Sacramento Digs Gardening logo
Sacramento Digs Gardening Article
Your resource for Sacramento-area gardening news, tips and events

Articles Recipe Index Keyword Index Calendar Twitter Facebook Instagram About Us Contact Us

Favas add colorful, flavorful twist to succotash

Recipe: Fava bean succotash with fresh corn

Favas have big pods and beans with chewy skins that are best removed. (Photos: Debbie Arrington)

Succotash is a true American original. According to culinary lore, Native Americans introduced colonists to this mix of corn and beans – two crops that they grew (usually together). The name comes from an Algonquian word for “boiled corn kernels.”

In the late 1700s, New England recipes described succotash as “boiled corn and green beans especially limas.” Other vegetables were added to the flavorful mix and different beans substituted. Succotash evolved along with our country.

Favas work well as a substitute for limas, but these brightly colored (and meaty) beans cook in a fraction of the time. Although the peeled fava beans cook quickly, they take a while to prepare. After removal from their pods, large mature beans need to be individually skinned.

Those skins tend to be tough, chewy and bitter. Removal improves favas’ overall flavor and texture. Small, tender immature beans (under ¼ inch) can keep their skins on.

How to skin fava beans: Remove beans from pods. Bring a large pot of salted water to a boil. Plunge beans into boiling water and boil for 3 to 4 minutes, until the skins start to wrinkle.

Drain; plunge beans into ice water or rinse under cold water. With a thumb nail or paring knife, make a slit on long side of each bean and peel off skin, one at a time. Set aside the bright green fava beans.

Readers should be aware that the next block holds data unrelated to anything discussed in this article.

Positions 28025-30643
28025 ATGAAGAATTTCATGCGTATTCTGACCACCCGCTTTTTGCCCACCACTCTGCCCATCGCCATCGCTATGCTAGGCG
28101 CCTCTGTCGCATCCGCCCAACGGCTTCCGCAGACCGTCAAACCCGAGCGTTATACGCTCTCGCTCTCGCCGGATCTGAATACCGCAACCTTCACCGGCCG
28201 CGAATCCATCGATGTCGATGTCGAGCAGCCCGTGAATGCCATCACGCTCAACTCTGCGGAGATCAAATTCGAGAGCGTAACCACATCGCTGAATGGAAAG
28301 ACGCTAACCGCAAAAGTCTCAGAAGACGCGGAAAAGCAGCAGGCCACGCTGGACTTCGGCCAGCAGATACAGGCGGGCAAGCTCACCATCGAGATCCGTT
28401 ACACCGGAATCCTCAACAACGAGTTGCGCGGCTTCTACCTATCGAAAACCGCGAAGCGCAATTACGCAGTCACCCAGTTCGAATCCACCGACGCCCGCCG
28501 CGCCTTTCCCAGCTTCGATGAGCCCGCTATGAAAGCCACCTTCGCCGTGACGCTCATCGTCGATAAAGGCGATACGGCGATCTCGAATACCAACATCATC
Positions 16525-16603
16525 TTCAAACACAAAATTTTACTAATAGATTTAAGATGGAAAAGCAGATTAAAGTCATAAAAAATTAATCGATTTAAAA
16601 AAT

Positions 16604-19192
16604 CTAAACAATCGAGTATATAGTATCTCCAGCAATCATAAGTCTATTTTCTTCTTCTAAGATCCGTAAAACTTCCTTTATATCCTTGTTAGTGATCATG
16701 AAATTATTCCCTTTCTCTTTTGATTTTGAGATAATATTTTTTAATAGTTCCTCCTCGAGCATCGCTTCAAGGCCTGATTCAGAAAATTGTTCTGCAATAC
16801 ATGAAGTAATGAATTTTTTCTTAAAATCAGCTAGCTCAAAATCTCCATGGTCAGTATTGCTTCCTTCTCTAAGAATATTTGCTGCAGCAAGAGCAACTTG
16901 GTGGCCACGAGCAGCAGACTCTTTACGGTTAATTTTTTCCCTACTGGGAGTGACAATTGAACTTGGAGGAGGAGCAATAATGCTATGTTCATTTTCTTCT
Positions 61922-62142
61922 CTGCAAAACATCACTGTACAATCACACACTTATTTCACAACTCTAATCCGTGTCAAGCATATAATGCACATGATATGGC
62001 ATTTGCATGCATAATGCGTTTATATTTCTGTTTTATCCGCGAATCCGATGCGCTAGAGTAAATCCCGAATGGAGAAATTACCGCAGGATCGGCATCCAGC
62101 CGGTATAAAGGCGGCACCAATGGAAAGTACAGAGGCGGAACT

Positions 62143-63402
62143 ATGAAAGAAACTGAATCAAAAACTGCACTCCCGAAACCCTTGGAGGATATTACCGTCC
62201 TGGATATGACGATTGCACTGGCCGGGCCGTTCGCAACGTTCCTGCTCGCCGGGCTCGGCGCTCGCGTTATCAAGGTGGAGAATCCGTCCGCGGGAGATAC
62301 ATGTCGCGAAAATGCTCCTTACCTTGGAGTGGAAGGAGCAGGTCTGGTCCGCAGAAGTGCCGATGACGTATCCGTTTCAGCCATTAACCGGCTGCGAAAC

Two cups unshelled fava beans yields about 1 to 1-1/4 cups peeled.

Fava beans also may be frozen for later use.

Fava bean succotash

Makes 4 servings


1 cup fava beans, peeled
2 tablespoons butter
½ cup onions, chopped
½ cup celery, chopped including green tops
1 cup fresh corn kernels, cut from the cob
½ cup water
Salt and pepper to taste


Peel fava beans and set side.
In a heavy saucepan, melt butter. Saute onion and celery until soft.
Add corn kernels and water; bring to boil, then reduce heat to medium. Cover. Cook 4 minutes, until corn is almost tender.
Stir in fava beans gently. Add a little more water if necessary. Cover and cook over medium heat for 4 or 5 minutes, until beans are tender but not mushy.
Season with salt and pepper to taste. Serve immediately.

Fava bean succotash features fresh favas and corn.


0 comments have been posted.

A recipe for preparing delicious meals from the bounty of the garden.


Newsletter Subscription

Sacramento Digs Gardening to your inbox.

Taste Spring! E-cookbook


Find our spring recipes here!

Local News

Ad for California Local

Thanks to our sponsor!

Summer Strong ad for

Garden Checklist for week of June 16

Summer officially starts Thursday. The good news: No triple-digits – at least until next weekend.

* Warm weather brings rapid growth in the vegetable garden, with tomatoes and squash enjoying the heat. Deep-water, then feed with a balanced fertilizer. Bone meal or rock phosphate can spur the bloom cycle and help set fruit.

* Generally, tomatoes need deep watering two to three times a week, but don't let them dry out completely. That can encourage blossom-end rot.

* Tie up vines and stake tall plants such as gladiolus and lilies. That gives their heavy flowers some support.

* Dig and divide crowded bulbs after the tops have died down.

* Feed summer flowers with a slow-release fertilizer.

* Mulch, mulch, mulch! This “blanket” keeps moisture in the soil longer and helps your plants cope during hot weather.

* Thin grapes on the vine for bigger, better clusters later this summer.

* Trim off dead flowers from rose bushes to keep them blooming through the summer. Roses also benefit from deep watering and feeding now. A top dressing of aged compost will keep them happy. It feeds as well as keeps roots moist.

* Pinch back chrysanthemums for bushier plants with many more flowers in September.

* From seed, plant corn, pumpkins, melons, radishes, squash and sunflowers.

* Plant basil to go with your tomatoes.

* Transplant summer annuals such as petunias, marigolds and zinnias.

* It’s also a good time to transplant perennial flowers including astilbe, columbine, coneflowers, coreopsis, dahlias, rudbeckia, salvia and verbena.

Taste Summer! E-cookbook


Find our summer recipes here!

Taste Fall! E-cookbook

Muffins and pumpkin

Find our fall recipes here!

Taste Winter! E-cookbook

Lemon coconut pancakes

Find our winter recipes here!